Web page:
The US-Canada-Mexico Agreement offers a robust platform to strengthen North American production, but reshoring to Mexico won’t happen without thoughtful policy implementation.
Impacts from the COVID-19 pandemic cascaded across a range of industries and elements of the global economy, bringing important lessons for both the public and private sectors. Chief among them was that the reliance on long supply chains, ultimately dependent on production in a single country or factory, placed countries, individual companies, and the larger economy at risk. While this new understanding about the limits of extended supply chains did not begin with the pandemic, COVID-19 certainly accelerated US efforts to diversify, build resilience, and near-shore from Asia to North America.
Corporate interest in moving production from China received a boost from the Trump administration’s trade policy, which sought to reduce the US trade deficit with China by applying broad-based tariffs available under the 1974 Trade Act. This increased the cost of Chinese-made products, making them less competitive. Firms, which were already interested in shifting production to countries like Malaysia and Vietnam, were further inspired to move production of non-Chinese market goods elsewhere by Trump’s policies.
Even before it implements new policies, Mexico starts from a position of comparative advantage. This stems from the country’s proximity to the United States and the existence of advanced and complex supply chains linking the Mexican and US economies.
The Trump administration’s trade policy was not solely about China; nor was it about returning manufacturing and jobs to North America. The goal was to create jobs in the United States. One clear example of this was the initial inclusion of Mexico and Canada under the Section 232 steel tariffs, which imposed a 25 percent tariff on imports of steel from all countries except those that negotiated restraint agreements. Canadian officials took offense at the implication that their country represented a threat to the United States; Mexican officials expressed somewhat less offense in public but were no less concerned with the implications for North American trade. Canada’s greater offense may have stemmed in part due to existing US-Canada mutual defense commitments under NATO; the US and Mexico have no such defense agreement and are not “allies” in a military sense.
The Trump administration’s focus on US manufacturing jobs was reflected in Trump’s opposition to the North American Free Trade Agreement, or NAFTA, which he called “the worst trade deal ever made.” His opponent, Hillary Clinton, was also critical of that agreement, marking perhaps the first time in decades that both major parties nominated candidates who were not free traders. Trump’s threat to withdraw from NAFTA led to the negotiation of what became the United States–Mexico–Canada Agreement, referred to as USMCA. While the agreement retained important provisions that ensured North America’s competitiveness as a region, the agreement was the first ever signed by the United States that reduced market access through, for example, increasingly complex rules of origin for autos and auto parts. After ratification of the USMCA in July 2020, the Trump administration focused its attention on China.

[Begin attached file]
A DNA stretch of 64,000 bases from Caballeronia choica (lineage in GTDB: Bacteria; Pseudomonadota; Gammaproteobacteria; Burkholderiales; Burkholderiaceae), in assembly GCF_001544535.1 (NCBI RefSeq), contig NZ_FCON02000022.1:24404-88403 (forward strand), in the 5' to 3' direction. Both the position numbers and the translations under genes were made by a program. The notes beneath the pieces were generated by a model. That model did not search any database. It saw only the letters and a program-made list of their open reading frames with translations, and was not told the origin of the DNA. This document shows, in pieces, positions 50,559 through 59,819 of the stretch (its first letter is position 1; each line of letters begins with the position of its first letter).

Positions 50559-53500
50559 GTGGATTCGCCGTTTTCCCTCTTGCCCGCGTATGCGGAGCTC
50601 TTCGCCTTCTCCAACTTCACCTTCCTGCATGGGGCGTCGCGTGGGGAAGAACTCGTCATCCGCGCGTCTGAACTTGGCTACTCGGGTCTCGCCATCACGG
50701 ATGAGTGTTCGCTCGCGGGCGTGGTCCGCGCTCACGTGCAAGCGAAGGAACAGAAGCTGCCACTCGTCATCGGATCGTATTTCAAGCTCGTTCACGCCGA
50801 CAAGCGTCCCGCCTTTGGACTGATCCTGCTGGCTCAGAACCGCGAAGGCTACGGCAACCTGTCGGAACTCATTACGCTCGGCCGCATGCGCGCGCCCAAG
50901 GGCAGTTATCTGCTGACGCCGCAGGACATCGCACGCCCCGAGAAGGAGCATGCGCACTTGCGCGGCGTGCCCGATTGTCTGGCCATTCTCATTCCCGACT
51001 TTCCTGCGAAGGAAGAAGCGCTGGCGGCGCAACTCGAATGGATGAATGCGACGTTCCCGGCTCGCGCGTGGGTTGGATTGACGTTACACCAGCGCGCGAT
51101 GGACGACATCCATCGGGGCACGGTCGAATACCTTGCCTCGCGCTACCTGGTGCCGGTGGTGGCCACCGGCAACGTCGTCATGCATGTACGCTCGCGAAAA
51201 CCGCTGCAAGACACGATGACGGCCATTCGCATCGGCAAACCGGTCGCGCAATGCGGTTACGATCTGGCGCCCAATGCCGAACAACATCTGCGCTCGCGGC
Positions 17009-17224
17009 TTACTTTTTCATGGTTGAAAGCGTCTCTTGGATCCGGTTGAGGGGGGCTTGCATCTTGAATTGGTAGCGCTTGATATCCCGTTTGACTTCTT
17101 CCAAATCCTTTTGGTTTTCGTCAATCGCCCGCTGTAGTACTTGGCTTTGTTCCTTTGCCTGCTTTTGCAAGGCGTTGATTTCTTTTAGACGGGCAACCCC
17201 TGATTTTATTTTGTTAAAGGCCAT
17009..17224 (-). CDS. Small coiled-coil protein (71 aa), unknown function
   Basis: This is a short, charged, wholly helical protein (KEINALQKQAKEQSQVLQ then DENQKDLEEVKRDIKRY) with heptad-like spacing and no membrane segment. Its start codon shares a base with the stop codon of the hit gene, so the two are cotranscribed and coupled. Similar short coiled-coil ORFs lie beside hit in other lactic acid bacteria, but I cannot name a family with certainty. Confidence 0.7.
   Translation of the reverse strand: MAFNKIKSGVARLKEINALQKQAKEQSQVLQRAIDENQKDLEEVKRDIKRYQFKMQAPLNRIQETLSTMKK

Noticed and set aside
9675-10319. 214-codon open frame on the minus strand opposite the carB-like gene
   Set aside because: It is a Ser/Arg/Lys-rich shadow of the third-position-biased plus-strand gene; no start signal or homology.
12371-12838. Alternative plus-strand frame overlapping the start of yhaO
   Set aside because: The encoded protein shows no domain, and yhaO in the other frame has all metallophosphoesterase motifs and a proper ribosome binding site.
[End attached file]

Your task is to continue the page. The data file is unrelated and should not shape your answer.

The transition to the Biden administration in January 2021 brought some changes to US trade policy, though many of the “buy America” provisions and impulses remained. Biden, for example, has not sought renewal from Congress of Trade Promotion Authority, nor has he negotiated any new trade agreements. Nevertheless, trade within North America continues apace.
Implementation of the USMCA by Biden and President Andrés Manuel López Obrador of Mexico, also known as AMLO, was not the only way in which the two administrations sought to enhance their economic recovery from COVID-19. AMLO, who assumed office in December 2018 (one day after the USMCA was signed), was dealing with a negative growth rate; Biden, too, was facing economic challenges. Both sought to reinstitutionalize the US-Mexico bilateral relationship. One tool was to resurrect the US-Mexico High-Level Economic Dialogue, a mechanism dating back to the Obama administration, in which cabinet officers from both countries meet routinely to discuss policies and share best practices to promote economic growth and development. The forum was reestablished on September 9, 2021, and identified four distinct pillars for action.
Under pillar one, Building Back Together, the United States and Mexico committed to strengthen essential semiconductor and information and communication technology supply chains—which are centered in China and Taiwan—and promote trade between the two countries, in part by establishing the Supply Chain Working Group. Promoting investment in semiconductors in North America seems like a logical response to the overreliance on Asia. Moving from theory to practice is a bit more difficult.